Adult education teacher Planaria Price is used to the ups and downs of budget planning in the giant Los Angeles Unified School District.
Price remembers boom times in the late 1980s, when classes at Evans Community Adult School near downtown ran 24 hours a day. Money was flowing and immigrants flocked to English lessons, hoping for legalization under federal amnesty programs.
And Price has stuck it out through tough downturns, when classes were cut, teachers were laid off and many vocational programs closed.
Still, nothing in her 39 years as a teacher at Evans prepared her for the news that the district’s entire adult education division may be on the chopping block.
“The program’s already been cut in half,” she said. “Now we find out that we are being ‘zeroed out’ of the budget.”
Indeed, according to a proposal presented to the school board last month, there is no money budgeted for the $120-million Division of Adult and Career Education in 2012-2013.
But the district budget is a moving target. The spending plan goes to the school board for public review in February. Then it faces a months-long evolution as state financing numbers shift.
Down the line, that “zero” might turn out to be an accounting gimmick or a political ploy. But for now, it has stoked the fears of adult students and their teachers and spotlighted how vulnerable they are.
“We’ve had dramatic cuts over the years,” said Julie Wetzel, a teacher-advisor with a program that helps disabled adults learn life skills.
“This feels like we’re being forced out because they don’t think what we’re doing is important.”
Supt. John Deasy disagreed that adult education’s value is reflected in his budget line. Thirty adult schools offer 350,000 students a chance to earn high school diplomas or learn English and career skills.
The program may be “zeroed out,” but it isn’t being singled out, he said. “There are so many things that are going to be zeroed out of the budget, this is just the tip of the iceberg.”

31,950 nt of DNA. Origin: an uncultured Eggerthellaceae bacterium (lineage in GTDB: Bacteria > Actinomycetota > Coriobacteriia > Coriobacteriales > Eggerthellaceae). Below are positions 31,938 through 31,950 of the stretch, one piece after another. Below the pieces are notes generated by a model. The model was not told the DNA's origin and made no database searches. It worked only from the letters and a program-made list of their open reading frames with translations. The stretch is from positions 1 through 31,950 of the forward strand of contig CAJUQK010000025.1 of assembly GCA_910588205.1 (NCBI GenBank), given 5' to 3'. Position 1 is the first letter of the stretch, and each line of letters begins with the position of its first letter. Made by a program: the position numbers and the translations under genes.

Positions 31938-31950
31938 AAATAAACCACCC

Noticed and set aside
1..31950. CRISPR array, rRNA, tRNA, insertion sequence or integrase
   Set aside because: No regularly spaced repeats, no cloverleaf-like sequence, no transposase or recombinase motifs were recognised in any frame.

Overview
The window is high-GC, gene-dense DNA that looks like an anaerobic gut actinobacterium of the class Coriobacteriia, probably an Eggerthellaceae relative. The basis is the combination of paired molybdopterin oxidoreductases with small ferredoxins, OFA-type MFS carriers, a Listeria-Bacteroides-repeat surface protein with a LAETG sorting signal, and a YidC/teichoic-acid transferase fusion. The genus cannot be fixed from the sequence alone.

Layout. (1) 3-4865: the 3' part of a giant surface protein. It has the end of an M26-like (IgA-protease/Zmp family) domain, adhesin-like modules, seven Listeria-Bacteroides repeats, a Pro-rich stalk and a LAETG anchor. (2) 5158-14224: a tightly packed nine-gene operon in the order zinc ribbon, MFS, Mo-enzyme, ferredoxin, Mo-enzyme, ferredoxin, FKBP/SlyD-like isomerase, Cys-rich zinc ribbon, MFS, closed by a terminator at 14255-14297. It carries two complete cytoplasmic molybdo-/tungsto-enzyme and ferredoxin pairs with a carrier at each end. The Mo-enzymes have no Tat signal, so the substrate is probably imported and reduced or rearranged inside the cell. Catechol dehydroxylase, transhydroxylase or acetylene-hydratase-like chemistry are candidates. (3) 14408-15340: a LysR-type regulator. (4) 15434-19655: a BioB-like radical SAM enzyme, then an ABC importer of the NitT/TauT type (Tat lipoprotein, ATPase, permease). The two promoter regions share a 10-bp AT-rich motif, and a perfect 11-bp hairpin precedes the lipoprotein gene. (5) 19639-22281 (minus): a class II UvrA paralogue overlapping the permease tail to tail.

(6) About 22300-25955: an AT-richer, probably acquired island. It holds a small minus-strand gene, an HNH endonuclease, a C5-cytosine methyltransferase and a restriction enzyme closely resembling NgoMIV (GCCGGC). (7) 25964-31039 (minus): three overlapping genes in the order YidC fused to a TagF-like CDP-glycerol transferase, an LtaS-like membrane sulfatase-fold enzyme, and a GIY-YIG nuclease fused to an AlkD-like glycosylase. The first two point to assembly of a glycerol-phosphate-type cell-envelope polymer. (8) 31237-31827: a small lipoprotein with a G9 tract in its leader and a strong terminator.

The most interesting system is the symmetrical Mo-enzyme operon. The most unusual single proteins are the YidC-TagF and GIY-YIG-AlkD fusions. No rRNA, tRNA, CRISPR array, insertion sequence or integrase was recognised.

Deasy ticked off a list of likely cuts: preschool programs, elementary art, summer school and thousands of administrators, teachers, nurses, custodians, gardeners and cafeteria workers.
“We’re talking about $540 million worth of reductions,” he said. “Every single one is important, and none of them should have to be made.”
Adult education is an easy target because of forces coalescing in Sacramento: The institutional penny-pinching required by the state’s ongoing budget problems and legislative changes that have given local school systems more spending autonomy.
Three years ago, state legislators untied dozens of education programs from their earmarked funding pools. That allowed districts to decide how to spend money that had had been designated for specific services, such as counseling, libraries or summer school.
The biggest pot of newly flexible money was in adult education.
“Some districts just wiped out adult ed and took the money,” said Ed Morris, Los Angeles Unified’s director of the Division of Adult and Career Education.
“Many never liked adult ed anyway,” he said. “They look at the situation like this as ‘Let’s not waste a crisis.’ ”